Frontend performance training kit May. 29th, 2015 Chris Ruppel

Frontend performance training kit

May 29th, 2015

Two weeks ago, web chef emeritus Ian Carrico and myself had the pleasure of of both training and speaking about frontend performance at DrupalCon LA. I’d like to describe our free, open source training materials a bit to entice you to try them, and perhaps start building a culture of performance within your team.

The materials are presented as a mini-website. When you clone the repository, the website is not optimized, giving you a great starting point for trying out all the tools. Just follow the setup instructions and you’ll be on your way to optimizing in no time. All sections of the training have small, discrete activities included. It has a built-in progress saver so you can skip between sections and come back later with all your completed tasks marked for you.


There are many tools for auditing, the first step which involves collecting data in order to identify performance problems. This might sound familiar since it’s basically how you identify any computing problem, but it’s especially important when you want to speed up a site because you might only be afforded time to make a few key fixes, so it’s important to identify the major problems and prioritize those.

Materials include activities focusing on Chrome’s DevTools (Opera, Firefox and IE11 have very similar options),, YSlow, and Google PageSpeed Insights. Each tool has its strengths and weaknesses depending on how much setup you want to do, how realistic you want the test’s internet connection to be, or how frequently you can run the test during development. During the course of my daily work I use all of them for various reasons.

Drupal tools

Since this was a training tailored especially for DrupalCon, we included a section for modules that can help speed up your Drupal site. We highly recommend AdvAgg amongst a couple other modules. AdvAgg allows you to tweak your aggregates, minify JS (a capability not included in Drupal 7 core), and pre-compress files in case your IT setup doesn’t easily facilitate that sort of thing.

The repo is not a Drupal site; it’s Jekyll. It makes getting started with the other sections much more simple. But if you’d like to quickly get started with a Drupal site in need of optimization I’d recommend setting up a free account at Pantheon and creating an Open Atrium 2 site. There will be plenty of problems to fix! For theming tools, check out the next section:

Workflow tools

While there are many options for frontend workflow today, the kit uses gulp. I like gulp because of its speed and flexibility in chaining actions together. I think these two factors really make or break a workflow.

The idea behind a good workflow is to turn high-fidelity, uncompressed, well-commented files into lean, compressed, and optimized assets. With that in mind we included the following tools to help you develop quickly while still shipping very optimized files:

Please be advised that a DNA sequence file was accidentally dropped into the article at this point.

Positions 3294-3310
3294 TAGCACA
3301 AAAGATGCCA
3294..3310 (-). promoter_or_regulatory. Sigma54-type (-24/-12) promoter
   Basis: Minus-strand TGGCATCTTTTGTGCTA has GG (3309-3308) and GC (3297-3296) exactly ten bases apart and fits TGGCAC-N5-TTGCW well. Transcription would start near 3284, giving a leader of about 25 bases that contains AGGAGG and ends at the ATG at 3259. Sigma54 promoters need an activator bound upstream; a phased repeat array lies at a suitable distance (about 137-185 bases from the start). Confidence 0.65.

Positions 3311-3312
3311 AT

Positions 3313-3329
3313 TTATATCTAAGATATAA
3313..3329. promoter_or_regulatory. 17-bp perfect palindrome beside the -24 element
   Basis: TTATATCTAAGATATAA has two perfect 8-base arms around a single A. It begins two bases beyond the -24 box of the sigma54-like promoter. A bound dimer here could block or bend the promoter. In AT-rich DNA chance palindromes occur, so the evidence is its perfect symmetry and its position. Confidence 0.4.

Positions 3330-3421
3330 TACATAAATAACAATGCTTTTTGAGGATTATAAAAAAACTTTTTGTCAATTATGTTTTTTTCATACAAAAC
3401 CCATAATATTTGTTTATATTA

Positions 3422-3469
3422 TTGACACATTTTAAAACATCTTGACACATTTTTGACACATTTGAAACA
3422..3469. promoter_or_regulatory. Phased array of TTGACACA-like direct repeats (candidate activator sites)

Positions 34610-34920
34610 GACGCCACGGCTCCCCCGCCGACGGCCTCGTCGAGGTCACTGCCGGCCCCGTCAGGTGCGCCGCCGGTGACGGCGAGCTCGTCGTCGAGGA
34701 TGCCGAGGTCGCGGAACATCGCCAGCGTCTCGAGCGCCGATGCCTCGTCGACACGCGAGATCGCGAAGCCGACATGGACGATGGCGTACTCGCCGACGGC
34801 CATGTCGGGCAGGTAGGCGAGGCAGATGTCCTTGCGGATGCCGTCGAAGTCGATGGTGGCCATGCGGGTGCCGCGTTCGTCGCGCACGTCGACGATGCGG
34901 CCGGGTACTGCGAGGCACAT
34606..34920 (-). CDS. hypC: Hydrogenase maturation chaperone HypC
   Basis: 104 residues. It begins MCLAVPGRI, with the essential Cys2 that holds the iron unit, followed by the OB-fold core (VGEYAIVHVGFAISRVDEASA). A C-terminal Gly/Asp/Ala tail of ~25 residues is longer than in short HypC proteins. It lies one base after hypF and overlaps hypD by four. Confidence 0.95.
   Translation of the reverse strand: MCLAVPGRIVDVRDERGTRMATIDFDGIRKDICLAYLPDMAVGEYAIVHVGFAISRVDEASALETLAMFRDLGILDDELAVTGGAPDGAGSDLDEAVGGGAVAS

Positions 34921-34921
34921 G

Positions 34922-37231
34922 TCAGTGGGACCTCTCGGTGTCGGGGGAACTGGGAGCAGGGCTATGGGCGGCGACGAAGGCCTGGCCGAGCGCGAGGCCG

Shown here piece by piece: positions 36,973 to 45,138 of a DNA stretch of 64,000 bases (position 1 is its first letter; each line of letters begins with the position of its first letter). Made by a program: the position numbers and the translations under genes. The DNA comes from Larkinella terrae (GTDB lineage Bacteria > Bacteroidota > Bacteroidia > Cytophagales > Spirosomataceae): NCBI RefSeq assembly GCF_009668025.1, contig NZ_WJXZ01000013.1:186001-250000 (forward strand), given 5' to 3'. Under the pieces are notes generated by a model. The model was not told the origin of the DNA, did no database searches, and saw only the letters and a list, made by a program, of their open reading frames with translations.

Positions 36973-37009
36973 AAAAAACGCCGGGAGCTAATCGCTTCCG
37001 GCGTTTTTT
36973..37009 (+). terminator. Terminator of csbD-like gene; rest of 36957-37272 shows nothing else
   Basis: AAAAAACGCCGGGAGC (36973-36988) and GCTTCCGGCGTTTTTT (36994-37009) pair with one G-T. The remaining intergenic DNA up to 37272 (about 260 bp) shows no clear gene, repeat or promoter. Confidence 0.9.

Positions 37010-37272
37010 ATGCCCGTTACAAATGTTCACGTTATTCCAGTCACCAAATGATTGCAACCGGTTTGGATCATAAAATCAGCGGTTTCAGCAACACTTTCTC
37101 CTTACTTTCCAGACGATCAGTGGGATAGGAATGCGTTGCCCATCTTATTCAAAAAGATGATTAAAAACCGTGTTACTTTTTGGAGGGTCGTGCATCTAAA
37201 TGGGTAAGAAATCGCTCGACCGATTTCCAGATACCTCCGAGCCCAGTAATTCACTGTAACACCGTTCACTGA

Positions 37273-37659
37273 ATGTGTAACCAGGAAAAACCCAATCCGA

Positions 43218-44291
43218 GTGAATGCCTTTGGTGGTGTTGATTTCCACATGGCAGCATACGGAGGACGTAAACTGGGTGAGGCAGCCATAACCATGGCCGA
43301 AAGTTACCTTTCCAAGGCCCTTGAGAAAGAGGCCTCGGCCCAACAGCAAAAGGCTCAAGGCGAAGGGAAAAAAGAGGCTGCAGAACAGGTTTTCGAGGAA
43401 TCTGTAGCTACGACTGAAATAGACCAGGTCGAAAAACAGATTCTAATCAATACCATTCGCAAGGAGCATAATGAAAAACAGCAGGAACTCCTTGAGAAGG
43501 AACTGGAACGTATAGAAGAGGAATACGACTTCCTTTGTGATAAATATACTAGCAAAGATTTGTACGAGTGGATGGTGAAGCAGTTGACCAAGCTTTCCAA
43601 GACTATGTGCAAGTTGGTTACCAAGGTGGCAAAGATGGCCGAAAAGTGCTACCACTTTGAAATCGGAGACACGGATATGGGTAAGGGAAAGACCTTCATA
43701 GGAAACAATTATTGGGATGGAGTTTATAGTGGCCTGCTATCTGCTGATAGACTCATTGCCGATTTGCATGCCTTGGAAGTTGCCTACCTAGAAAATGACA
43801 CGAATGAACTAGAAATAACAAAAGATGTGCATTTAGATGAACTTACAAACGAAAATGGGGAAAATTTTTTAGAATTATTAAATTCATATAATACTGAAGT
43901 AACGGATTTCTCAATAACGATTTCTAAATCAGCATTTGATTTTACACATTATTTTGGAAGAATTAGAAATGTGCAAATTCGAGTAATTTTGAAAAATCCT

• BrowserSync, the most amazing way to develop real-time on multiple devices.
  • libsass (much faster than Ruby Sass or Compass)
  • CSS reduction (strips out cruft from libraries like Bootstrap)
  • CSS autoprefixing (never worry about vendor prefixes again!)
  • CSS minification
  • JS minification
  • Image compression/minification
  • Generation of critical CSS

Testing tools

As with many automated processes, sometimes our workflow tools will do something we didn’t expect. In order to keep things in check, we supplied a few tests that you can run. These tests make sure that you’re shipping the best possible work. Combined with git hooks, these tests automatically run when you try to push your code (before you create a pull request, for instance). That way you don’t get distracted while working, but you do have to check your tests before sharing your code. The kit includes the following tests:

Finally, tests are only good when you consistently run them. To help with that, a Travis CI file is included, which allows you to have a robot run all the tests for you during the code review process. Travis is available for free to open-source projects, so if you’d like to experiment and see it in action, simply open a pull request to our training kit and you’ll be able to see the whole process yourself.

Additional reading

Since publishing, I’ve started writing individual blog posts about each task within the kit. If you’d like to dive deeper into a particular task just find the article in this list, or send me a tweet to request an additional article.

If you’d rather just tinker around with the source, have at it. Contributions welcome!

Frontend performance training kit